Appl Clin Inform 2017; 08(01): 80-96
DOI: 10.4338/ACI-2016-10-RA-0164
Research Article
Schattauer GmbH

Development and Feasibility of a Real-Time Clinical Decision Support System for Traumatic Brain Injury Anesthesia Care

Taniga Kiatchai
1  Department of Anesthesiology & Pain Medicine, University of Washington, Seattle, WA
2  Harborview Injury Prevention and Research Center, Seattle, WA
,
Ashley A. Colletti
1  Department of Anesthesiology & Pain Medicine, University of Washington, Seattle, WA
,
Vivian H. Lyons
2  Harborview Injury Prevention and Research Center, Seattle, WA
3  Department of Epidemiology, University of Washington, Seattle, WA
,
Rosemary M. Grant
4  Clinical Education, Harborview Medical Center, Seattle, WA
,
Monica S. Vavilala
1  Department of Anesthesiology & Pain Medicine, University of Washington, Seattle, WA
2  Harborview Injury Prevention and Research Center, Seattle, WA
5  Department of Pediatrics, University of Washington, Seattle, WA
6  Department of Neurological Surgery and Global Health Medicine, University of Washington, Seattle, WA
,
Bala G. Nair
1  Department of Anesthesiology & Pain Medicine, University of Washington, Seattle, WA
2  Harborview Injury Prevention and Research Center, Seattle, WA
› Author Affiliations
FundingThis work was supported by a grant from National Institute of Health [R01 NS072308–05]
Further Information

Publication History

Received: 06 October 2016

Accepted: 26 January 2016

Publication Date:
20 December 2017 (online)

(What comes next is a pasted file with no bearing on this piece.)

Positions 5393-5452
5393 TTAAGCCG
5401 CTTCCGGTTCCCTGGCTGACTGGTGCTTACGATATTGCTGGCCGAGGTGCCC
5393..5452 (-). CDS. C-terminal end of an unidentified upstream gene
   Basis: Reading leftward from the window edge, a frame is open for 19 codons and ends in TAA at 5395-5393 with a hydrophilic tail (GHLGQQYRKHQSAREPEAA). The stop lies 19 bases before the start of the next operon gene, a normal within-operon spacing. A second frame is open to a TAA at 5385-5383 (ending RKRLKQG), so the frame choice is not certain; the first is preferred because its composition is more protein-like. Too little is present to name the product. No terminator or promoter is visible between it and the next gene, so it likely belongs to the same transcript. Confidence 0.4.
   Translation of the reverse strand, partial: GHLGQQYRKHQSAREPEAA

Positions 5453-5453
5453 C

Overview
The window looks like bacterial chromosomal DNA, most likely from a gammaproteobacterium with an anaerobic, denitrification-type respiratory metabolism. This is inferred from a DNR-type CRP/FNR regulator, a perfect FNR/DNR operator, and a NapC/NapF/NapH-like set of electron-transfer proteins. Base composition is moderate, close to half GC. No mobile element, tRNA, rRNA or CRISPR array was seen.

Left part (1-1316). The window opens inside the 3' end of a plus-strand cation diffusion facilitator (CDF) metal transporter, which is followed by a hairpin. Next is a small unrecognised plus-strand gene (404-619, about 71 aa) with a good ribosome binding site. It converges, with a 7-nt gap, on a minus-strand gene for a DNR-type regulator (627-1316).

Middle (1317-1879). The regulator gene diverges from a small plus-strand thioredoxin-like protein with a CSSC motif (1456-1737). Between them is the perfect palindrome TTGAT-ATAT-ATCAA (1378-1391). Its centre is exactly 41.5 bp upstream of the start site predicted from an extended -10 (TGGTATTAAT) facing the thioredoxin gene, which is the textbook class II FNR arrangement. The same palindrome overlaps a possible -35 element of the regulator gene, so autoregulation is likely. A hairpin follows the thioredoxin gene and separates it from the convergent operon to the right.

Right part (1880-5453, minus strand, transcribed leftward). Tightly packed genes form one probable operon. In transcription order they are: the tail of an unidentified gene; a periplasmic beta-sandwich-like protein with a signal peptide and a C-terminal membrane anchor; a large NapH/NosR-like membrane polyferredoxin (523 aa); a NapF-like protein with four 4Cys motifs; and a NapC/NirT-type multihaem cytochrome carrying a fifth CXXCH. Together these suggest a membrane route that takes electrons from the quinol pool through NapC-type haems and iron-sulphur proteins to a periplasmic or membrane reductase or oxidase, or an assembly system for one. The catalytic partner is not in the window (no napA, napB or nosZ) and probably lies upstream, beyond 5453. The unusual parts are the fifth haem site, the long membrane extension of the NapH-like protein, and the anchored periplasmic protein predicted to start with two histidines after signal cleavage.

Summary

Background: Real-time clinical decision support (CDS) integrated with anesthesia information management systems (AIMS) can generate point of care reminders to improve quality of care. Objective: To develop, implement and evaluate a real-time clinical decision support system for anesthetic management of pediatric traumatic brain injury (TBI) patients undergoing urgent neurosurgery.

Methods: We iteratively developed a CDS system for pediatric TBI patients undergoing urgent neurosurgery. The system automatically detects eligible cases and evidence-based key performance indicators (KPIs). Unwanted clinical events trigger and display real-time messages on the AIMS computer screen. Main outcomes were feasibility of detecting eligible cases and KPIs, and user acceptance.

Results: The CDS system was triggered in 22 out of 28 (79%) patients. The sensitivity of detecting continuously sampled KPIs reached 93.8%. For intermittently sampled KPIs, sensitivity and specificity reached 90.9% and 100%, respectively. 88% of providers reported that CDS helped with TBI anesthesia care.

Conclusions: CDS implementation is feasible and acceptable with a high rate of case capture and appropriate generation of alert and guidance messages for TBI anesthesia care.